Great Danes are great dogs indeed. If you own a Great Dane and would like to take him out on a leash for a walk, training him to heel will help keep both of you safe and assist you in keeping your sanity with a giant breed. Everyone you pass along your walks is going to be drawn to your beautiful, tall Great Dane. This means his attention is going to be on just about everything except for you. Keeping his behavior in check and training him to heel when you walk together will help to keep him safe and also keep from pulling you along using the leash to drag you behind him. Train your Great Dane to heel so you can enjoy quality walks together. Leash manners for all dogs are important, however, it is most important for dogs larger than their owners!
Having your Great Dane heel while you walk together using a leash and harness will take some time and practice. When scheduling your training sessions to teach your Great Dane to heel, try to make them as distraction-free as possible. Over time, you will work up to adding distractions into your walks and your training sessions so your Great Dane is challenged, but in the beginning, try to train in quiet areas where only you have your Great Dane’s attention. The younger you train your Great Dane to heel, the easier it will be. However, you can train an older, stronger Great Dane to heel as well with the right rewards and lots of repetition. The biggest task for you both will be committing to this daily training giving it time to sink in.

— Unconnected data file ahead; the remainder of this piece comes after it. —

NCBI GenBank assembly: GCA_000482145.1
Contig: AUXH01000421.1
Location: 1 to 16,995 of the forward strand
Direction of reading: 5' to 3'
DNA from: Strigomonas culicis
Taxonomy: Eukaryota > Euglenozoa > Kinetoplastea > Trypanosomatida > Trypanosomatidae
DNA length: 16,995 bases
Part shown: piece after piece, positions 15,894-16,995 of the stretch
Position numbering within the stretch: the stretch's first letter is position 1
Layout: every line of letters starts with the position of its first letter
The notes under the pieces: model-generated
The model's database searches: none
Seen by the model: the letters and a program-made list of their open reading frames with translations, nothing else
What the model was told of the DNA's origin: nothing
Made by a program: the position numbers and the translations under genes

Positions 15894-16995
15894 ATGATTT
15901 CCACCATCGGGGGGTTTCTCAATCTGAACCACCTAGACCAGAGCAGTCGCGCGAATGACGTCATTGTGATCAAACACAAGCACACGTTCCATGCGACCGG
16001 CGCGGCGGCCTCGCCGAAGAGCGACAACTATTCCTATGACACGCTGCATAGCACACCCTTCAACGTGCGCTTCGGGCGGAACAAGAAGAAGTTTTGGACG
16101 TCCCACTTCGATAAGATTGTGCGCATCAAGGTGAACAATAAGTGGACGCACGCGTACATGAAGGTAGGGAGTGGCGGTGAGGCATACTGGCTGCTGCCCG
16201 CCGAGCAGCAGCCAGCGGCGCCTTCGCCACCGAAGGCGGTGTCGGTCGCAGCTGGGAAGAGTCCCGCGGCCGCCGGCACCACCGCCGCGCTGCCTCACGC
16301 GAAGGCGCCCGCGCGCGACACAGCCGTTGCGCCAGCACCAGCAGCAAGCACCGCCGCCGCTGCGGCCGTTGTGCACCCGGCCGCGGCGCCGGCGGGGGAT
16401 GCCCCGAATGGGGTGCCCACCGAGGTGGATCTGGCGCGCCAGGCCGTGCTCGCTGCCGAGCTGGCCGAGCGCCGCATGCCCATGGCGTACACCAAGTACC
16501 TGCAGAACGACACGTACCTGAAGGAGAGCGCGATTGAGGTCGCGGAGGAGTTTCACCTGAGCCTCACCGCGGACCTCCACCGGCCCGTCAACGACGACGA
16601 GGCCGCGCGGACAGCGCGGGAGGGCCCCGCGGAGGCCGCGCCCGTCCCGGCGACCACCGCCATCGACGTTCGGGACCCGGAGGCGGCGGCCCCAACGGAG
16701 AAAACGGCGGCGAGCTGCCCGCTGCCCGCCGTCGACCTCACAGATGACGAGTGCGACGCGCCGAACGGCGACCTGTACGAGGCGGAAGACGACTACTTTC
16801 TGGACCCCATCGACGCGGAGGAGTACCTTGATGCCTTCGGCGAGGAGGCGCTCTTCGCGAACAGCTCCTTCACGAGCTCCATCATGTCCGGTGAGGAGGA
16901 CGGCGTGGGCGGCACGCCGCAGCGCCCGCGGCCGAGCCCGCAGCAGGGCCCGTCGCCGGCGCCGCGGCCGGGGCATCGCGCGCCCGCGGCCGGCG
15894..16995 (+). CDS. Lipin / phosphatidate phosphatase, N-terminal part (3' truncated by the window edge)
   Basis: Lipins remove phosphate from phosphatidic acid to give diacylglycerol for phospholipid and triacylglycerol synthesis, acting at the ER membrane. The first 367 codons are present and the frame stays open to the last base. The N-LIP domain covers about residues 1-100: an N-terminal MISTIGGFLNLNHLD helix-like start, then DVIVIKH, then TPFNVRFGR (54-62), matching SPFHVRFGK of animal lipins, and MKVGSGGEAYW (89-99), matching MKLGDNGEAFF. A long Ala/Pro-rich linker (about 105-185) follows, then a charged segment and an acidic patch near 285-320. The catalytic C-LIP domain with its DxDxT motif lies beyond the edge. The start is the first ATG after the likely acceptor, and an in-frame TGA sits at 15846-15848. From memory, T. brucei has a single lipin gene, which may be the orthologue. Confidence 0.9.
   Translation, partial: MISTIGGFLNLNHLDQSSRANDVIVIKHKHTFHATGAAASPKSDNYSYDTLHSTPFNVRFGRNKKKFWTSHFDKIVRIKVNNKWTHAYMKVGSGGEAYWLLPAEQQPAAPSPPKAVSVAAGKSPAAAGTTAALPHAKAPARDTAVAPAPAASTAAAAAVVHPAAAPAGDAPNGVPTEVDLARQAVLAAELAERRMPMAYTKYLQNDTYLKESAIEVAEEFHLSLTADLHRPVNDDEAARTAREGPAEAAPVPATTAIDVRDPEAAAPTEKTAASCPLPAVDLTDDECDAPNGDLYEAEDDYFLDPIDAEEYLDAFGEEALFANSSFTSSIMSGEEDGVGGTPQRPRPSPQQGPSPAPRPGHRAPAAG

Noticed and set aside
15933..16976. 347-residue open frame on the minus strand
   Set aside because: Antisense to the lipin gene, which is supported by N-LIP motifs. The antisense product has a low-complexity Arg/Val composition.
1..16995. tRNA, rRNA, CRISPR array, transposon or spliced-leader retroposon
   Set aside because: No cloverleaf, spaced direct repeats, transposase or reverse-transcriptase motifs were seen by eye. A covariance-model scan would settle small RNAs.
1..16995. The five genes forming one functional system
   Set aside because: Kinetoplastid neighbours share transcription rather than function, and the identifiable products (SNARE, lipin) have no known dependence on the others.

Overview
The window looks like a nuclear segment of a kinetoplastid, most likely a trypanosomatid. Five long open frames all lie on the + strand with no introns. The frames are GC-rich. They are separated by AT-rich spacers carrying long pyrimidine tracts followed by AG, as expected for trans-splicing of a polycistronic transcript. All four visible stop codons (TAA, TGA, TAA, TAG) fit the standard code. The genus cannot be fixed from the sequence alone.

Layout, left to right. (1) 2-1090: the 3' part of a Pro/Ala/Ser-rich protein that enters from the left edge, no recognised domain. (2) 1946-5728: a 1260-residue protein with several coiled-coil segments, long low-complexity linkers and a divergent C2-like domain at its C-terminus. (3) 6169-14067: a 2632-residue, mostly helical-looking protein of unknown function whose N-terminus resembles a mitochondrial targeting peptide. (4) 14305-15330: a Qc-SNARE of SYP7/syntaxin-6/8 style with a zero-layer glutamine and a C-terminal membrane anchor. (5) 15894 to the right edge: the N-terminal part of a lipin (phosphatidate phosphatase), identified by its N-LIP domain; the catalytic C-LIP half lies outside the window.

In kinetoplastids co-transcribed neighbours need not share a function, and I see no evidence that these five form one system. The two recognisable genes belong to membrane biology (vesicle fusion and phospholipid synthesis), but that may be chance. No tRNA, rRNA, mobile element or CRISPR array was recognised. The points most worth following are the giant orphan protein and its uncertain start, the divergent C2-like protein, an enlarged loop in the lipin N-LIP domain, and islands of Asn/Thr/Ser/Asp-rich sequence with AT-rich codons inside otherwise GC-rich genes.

There are few ways to train your Great Dane to heel. You're going to need all the right tools to train this giant breed to walk next to you using his leash manners. A harness is always great to have for a large breed dog. You will also need a leash long enough and strong enough to handle your Great Dane. Don't forget lots of high-value treat such as cheese, beef jerky, or even hot dogs during your training sessions. Your big guy will work for even a tiny morsel of food, so these do not need to be huge treats.
What do I do when Amber is off lead and she starts jumping and nipping me in excitement? I have tried different methods and not all work.
Hello Emily, If you are somewhere that it's safe to do so, I would keep a long drag leash on her so that you can better gain control back when pup isn't listening. You may also need to use a remote training collar, like a vibration collar to interrupt pup when they are disobeying, after working on commands like Out and Leave It, then rewarding pup for obedience in times of excitement. Out - which means leave the area: https://www.petful.com/behaviors/how-to-teach-a-dog-the-out-command/ Leave It: https://wagwalking.com/training/train-a-shih-tzu-puppy-to-not-bite Jumping: https://wagwalking.com/training/train-australian-shepherds-to-not-jump Best of luck training, Caitlin Crittenden
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